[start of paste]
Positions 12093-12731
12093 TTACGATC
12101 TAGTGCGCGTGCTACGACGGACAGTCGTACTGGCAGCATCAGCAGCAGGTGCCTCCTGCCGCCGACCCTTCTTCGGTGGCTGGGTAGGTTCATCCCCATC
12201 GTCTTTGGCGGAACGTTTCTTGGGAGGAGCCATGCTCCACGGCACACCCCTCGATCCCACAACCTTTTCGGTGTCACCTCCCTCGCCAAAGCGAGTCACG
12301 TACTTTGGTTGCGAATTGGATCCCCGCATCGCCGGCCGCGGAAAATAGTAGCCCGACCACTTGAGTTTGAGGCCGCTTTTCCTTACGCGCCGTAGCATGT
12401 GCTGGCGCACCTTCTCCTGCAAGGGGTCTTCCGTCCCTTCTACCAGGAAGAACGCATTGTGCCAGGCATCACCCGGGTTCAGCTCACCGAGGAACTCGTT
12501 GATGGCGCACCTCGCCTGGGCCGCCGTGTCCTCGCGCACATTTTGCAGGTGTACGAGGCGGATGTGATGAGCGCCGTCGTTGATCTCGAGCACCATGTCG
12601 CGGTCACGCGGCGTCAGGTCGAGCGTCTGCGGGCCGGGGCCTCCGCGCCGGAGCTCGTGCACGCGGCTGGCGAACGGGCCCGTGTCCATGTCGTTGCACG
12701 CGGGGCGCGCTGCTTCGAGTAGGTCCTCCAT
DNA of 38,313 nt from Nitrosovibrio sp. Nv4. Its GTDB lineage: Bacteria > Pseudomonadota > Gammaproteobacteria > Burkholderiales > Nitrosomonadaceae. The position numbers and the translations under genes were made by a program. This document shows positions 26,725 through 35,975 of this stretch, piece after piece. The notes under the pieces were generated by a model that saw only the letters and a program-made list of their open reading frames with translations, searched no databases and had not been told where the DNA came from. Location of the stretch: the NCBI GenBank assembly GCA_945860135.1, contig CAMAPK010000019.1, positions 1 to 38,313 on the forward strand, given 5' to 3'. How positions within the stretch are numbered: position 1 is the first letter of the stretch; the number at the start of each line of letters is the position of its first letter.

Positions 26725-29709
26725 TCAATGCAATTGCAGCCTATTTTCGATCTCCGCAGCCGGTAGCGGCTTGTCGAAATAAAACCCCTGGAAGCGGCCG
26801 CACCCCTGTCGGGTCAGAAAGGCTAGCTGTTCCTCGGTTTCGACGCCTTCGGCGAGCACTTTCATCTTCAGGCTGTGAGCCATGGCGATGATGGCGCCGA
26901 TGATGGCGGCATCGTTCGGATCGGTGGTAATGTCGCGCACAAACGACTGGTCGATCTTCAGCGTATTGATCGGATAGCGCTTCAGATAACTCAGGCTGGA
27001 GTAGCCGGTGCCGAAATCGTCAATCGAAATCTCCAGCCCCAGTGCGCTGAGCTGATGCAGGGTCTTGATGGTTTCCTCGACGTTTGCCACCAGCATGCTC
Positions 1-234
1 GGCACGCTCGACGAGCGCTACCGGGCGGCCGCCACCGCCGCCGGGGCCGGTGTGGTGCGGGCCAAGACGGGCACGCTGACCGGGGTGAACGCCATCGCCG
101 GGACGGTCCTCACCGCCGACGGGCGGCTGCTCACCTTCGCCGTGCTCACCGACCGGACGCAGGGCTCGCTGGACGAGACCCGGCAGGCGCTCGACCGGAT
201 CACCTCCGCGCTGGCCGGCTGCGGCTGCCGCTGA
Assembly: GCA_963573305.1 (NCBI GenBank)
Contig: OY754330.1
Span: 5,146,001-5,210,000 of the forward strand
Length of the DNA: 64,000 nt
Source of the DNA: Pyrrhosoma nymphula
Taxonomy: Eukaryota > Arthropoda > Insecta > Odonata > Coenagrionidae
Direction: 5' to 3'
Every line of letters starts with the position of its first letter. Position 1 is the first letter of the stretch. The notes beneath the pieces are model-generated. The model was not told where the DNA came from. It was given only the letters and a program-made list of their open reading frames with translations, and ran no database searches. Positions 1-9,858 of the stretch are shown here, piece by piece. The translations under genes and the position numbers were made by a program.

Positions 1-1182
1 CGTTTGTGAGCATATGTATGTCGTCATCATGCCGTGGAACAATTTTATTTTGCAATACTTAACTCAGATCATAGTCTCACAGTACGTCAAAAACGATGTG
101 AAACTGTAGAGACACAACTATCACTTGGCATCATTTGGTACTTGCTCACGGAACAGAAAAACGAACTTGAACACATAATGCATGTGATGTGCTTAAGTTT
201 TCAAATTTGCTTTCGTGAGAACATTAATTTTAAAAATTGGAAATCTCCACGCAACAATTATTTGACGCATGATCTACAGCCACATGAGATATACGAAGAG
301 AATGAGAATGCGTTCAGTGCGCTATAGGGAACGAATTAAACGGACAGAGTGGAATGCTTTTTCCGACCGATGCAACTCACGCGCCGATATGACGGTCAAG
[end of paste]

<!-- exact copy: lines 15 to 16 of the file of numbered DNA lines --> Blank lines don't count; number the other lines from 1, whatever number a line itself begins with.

27001 GTAGCCGGTGCCGAAATCGTCAATCGAAATCTCCAGCCCCAGTGCGCTGAGCTGATGCAGGGTCTTGATGGTTTCCTCGACGTTTGCCACCAGCATGCTC
Positions 1-234